The study group consisted of 12 patients (m:f – 7:5) with a diagnosis of PD, randomized by sex and age, who underwent cell therapy of MSCs in various combinations: systemic or tandem administration. The average age of the patients was 52.0 (39.5; 59.0) years, the duration of the disease was 7.0 (5.0; 8.0) years, the severity of the disease according to the Hoehn and Yahr scale was 2.0 (2.0; 3.0) points. The details of these patients are mentioned in Table 1.

Table 1:: The details of the patients from the study group.

The comparison group included 11 patients (m:f – 6:5) with a diagnosis of PD, randomized by sex and age, received drug treatment with levodopa drugs, dopamine receptor agonists, and amantadine. The control subjects did not receive any injection, including placebo. The average age of the patients was 52.0 (47.5; 62.5) years, the duration of the disease was 6.0 (4.0; 7.0) years, and the severity of the disease on the Hoehn and Yahr scale was 2.0 (2.0; 2.0) points.

There were no statistically significant differences in gender, age, and stage of the disease distribution between the two groups (P > 0.05 according to Mann–Whitney U-test).

We revealed statistically significant differences (P = 0.02) between the MDSUPDRS score (Section III) before treatment (Me = 36.5 [30.0; 57.5]) and the score in month 1 (Me = 33.5 [26.0; 52.5]) in the off-period in the study group. The difference amounted to 9%. The achieved result was maintained for 3 months after transplantation (Me = 32.0 [23.0; 40.0]). In the on-period, statistically significant differences between the score before therapy (Me = 20.0 [15.5; 34.0]) and month 1 (Me = 22.0 [14.5; 31.0]), (P = 0.18), and in month 1 and month 3 (Me =19.0 [15.0; 31.0], [P = 0.2]) were not detected.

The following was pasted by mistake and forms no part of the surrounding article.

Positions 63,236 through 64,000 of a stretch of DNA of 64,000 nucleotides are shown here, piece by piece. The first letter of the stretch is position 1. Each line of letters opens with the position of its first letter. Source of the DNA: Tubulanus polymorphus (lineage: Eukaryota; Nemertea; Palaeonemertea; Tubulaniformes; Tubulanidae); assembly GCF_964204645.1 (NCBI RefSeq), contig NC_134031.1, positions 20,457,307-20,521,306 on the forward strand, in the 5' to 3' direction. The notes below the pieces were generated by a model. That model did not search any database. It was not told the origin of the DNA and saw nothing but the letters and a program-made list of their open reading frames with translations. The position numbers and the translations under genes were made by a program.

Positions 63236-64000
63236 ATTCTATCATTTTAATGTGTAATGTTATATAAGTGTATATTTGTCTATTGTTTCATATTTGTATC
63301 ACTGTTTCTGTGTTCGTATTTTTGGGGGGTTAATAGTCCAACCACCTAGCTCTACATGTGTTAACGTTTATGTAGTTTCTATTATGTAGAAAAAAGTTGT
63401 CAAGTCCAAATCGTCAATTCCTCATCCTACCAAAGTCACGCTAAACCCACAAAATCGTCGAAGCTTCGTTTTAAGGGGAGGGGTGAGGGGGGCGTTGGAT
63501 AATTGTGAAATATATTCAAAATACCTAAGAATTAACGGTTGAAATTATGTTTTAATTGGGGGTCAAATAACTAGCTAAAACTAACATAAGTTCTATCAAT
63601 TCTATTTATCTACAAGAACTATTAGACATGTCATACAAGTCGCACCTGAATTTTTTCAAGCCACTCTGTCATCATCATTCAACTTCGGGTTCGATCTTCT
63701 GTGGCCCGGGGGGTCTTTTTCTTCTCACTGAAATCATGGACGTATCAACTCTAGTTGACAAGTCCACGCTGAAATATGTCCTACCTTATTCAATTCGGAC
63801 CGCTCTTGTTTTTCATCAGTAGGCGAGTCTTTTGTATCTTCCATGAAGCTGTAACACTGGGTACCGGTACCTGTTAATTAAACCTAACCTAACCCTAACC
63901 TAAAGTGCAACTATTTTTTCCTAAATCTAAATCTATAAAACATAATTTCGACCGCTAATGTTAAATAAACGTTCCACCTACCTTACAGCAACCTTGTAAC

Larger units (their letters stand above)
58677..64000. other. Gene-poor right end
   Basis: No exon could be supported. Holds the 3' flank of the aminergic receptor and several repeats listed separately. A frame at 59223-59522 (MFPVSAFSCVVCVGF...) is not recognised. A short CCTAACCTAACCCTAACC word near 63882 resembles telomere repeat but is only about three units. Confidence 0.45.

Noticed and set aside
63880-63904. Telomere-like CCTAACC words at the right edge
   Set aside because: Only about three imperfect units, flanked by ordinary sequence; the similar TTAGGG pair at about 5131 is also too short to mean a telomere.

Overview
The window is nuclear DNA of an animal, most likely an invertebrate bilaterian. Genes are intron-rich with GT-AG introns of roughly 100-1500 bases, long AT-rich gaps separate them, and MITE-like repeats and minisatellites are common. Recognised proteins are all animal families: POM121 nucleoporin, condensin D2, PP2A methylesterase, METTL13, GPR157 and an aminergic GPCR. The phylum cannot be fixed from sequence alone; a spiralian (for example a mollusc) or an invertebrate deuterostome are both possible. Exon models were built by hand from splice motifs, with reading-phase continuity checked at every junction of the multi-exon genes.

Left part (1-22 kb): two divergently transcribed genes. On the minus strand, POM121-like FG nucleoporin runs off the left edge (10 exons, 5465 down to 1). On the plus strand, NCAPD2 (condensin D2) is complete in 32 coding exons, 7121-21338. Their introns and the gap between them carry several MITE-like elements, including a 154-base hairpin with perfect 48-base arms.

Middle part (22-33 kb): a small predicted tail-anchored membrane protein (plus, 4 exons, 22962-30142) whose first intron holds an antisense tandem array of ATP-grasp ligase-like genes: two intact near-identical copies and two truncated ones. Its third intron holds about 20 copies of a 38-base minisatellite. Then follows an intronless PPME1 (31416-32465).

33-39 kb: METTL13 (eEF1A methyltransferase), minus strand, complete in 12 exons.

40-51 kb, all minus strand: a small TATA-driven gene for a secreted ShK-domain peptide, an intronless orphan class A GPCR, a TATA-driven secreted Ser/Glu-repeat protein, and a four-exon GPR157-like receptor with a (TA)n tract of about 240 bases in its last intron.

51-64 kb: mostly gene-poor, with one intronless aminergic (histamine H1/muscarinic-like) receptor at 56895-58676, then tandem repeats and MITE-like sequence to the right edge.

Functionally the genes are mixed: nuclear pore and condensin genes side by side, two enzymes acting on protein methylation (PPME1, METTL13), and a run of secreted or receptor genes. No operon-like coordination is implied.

In the comparison group, statistically significant differences between the score in day 0 (Me = 20.0 [15.5; 34.0]) and in month 1 (Me = 22.0 [14.5; 31.0]), (P = 0.18), and in month 1 and month 3 (Me = 19.0 [15.0; 31.0], [P = 0.2]) were not detected both in the off- and on-periods.

An improvement of mood, significant decrease in daytime sleepiness, and the patients’ sleep quality were identified in the study group. By month 1, 36% decrease in score according to the Hamilton depression scale was observed compared to day 0 (P = 0.02). The improvement of mood and a decreased depressive mood were also detected after 3 months (P = 0.01) and amounted to 44%. By the month 3, sleep quality assessed by the PSQI scale, improved by 46% compared to the initial data, and daytime sleepiness, assessed by the Epworth scale, decreased by 42% [Table 2].